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I never had a problem with social anxiety until after I went through an exceptionally traumatic experience this past spring. That's why I figure my social anxiety is related to PTSD.

Can anyone else relate to this?

Sweating, shaking, heart racing and the intense feeling that everything I say is stupid or idiotic... it's aging me I swear. I have developed a really good relationship with myself because- simply- being around other people is a huge ordeal that I can't readily handle.
 

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I had PTSD when i was really young, and it didn't help my SA at all. So yes certainly PTSD can contribute to SA, specially if the traumatic event involved other people in a negative situation.

@Thomas Paine: are you a fan of the revolutionary Thomas Paine?
 

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@Thomas Paine: are you a fan of the revolutionary Thomas Paine?
I am. Even though I fear he might not like me using his name, I do it anyway because he was kind of an ******* anyway. haha. But yeah, if he died today, I would be one of those couple of people at his funeral. The ones left over after he pissed everyone else off too much.
 

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Fitting In Here & There
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I have PTSD and SA. I actually have a very hard time separating PTSD from the SA. They are very related in my life. Sometimes it seems like the SA is a symptom of the PTSD. I didn't go thru one trauma, rather I had a very traumatic childhood in many ways with a variety of people & situations. Many people on SAS have mentioned being bullied when younger. I had this happen, and a lot more.

The PTSD can shake you up in a way so that you feel like you went off track. Like an old record player being bumped so the needle skips and never goes back to where it belongs. At least that's how it feels to me.

I agree with jim_morrison that if the negative event involved people, this can logically end up manifesting as SA. When the PTSD is caused by other people, trust is shattered. Not only trust in others, but in yourself too--in trusting your own judgment. And self-doubt can then make you very anxious around others.

I can relate to what you mention and I think it's very possible that your SA is like a sub-part of the PTSD.
 

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But then again, there are a lot of people on here who believe they were born with SA, which, by definition, is unrealted to PTSD. In my case, I think I learned the extreme level of interpersonal anxiety through traumatic experiences. Especially rejection. :um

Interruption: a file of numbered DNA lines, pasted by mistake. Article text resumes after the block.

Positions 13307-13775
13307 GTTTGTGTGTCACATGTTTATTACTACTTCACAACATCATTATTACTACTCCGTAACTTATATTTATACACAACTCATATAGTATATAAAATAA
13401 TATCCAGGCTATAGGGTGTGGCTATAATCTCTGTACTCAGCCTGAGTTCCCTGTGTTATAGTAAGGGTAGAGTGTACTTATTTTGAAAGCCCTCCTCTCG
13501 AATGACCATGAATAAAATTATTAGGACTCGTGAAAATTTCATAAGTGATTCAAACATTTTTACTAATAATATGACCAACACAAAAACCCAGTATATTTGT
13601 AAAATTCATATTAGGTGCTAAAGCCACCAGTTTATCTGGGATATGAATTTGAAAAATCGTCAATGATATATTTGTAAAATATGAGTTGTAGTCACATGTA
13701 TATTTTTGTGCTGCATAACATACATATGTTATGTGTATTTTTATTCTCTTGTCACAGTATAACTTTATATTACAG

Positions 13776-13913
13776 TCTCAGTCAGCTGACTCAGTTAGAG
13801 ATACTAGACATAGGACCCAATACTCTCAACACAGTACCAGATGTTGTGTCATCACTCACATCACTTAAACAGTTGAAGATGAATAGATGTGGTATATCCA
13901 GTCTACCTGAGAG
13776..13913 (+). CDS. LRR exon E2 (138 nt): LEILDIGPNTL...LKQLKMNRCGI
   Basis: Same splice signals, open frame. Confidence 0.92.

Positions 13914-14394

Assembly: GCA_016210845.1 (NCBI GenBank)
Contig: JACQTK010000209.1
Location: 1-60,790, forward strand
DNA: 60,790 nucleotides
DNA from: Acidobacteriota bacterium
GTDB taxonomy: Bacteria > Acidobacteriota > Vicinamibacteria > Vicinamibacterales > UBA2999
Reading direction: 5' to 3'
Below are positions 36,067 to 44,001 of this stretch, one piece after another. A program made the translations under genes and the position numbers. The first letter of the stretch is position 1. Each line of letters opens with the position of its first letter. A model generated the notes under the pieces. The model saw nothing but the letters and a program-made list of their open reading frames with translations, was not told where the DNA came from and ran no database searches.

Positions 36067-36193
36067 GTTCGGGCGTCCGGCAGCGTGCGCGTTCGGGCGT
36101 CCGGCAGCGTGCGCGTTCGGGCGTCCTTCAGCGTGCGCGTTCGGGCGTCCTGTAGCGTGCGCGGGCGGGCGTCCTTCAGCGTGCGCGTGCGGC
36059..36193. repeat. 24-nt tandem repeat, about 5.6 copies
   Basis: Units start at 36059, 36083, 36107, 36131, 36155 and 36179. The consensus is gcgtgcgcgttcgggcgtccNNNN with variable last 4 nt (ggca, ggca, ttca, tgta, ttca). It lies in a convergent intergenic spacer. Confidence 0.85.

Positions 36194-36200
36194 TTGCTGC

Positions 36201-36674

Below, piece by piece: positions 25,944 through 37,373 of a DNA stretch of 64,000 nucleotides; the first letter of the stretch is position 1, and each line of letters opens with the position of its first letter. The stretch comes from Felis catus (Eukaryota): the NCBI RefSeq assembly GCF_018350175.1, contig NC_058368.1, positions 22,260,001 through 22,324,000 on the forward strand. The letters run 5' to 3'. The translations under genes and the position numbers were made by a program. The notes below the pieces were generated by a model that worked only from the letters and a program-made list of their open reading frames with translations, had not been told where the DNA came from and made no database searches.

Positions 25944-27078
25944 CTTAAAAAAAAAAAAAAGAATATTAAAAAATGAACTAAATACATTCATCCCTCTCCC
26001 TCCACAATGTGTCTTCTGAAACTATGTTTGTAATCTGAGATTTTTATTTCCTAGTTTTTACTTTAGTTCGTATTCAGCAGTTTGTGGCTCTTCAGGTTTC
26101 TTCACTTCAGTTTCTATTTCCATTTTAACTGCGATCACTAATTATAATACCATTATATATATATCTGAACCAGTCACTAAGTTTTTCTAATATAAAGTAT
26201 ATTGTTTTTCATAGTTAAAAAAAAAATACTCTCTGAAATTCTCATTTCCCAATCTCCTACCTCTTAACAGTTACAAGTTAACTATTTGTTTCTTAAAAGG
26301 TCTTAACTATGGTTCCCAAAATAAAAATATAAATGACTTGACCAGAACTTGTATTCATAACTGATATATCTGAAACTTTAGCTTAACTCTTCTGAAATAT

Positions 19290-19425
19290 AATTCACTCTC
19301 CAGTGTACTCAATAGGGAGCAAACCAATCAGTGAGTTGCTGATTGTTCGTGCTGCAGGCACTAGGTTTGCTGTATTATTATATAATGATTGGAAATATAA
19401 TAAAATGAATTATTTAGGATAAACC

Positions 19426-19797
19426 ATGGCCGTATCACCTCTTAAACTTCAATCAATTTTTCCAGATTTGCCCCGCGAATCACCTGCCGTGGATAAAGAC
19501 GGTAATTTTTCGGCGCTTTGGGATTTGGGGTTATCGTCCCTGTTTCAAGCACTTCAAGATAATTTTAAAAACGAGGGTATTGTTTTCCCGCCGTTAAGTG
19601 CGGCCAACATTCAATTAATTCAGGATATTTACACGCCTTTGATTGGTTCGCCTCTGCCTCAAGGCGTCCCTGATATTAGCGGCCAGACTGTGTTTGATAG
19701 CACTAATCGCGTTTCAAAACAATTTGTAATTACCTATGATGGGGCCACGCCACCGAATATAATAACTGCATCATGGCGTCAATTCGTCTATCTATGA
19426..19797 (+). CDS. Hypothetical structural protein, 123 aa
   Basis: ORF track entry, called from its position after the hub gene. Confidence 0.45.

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I have PTSD and SA. I actually have a very hard time separating PTSD from the SA. They are very related in my life. Sometimes it seems like the SA is a symptom of the PTSD. I didn't go thru one trauma, rather I had a very traumatic childhood in many ways with a variety of people & situations.
Thats alot like me, it all happened constantly over a period of years when I was really young, rather than one specific trauma.

One thing I've noticed about PTSD though, is that I often feel detached from my emotions, sometimes to the point where people close to me tell me that I seem somewhat robotic, and when a tragedy does happen, even though I know I feel devistated inside, I just cant cry at all or feel or show it on the outside. Which is weird, btw i think in war this phenomenon is referred to as the "Thousand-yard stare".
 

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this is really ironic... i just started a thread about ptsd. i hadn't seen this one. after being struck by a car at age 14 (i already had slight sa) the traumatic event and subsequent surgeries and hospital stays and pity and teasing from classmates really screwed me up. plus it made my parents uber protective. i was never allowed to leave the house, especially every oct. 10 (the anniversary). the docs never mentioned ptsd (in 1985 it wasn't a household term) all they did was tell me i would be suffering arthritis by my mid 20's (true) and would never be able to carry a child full term because of the damage done to my pelvis.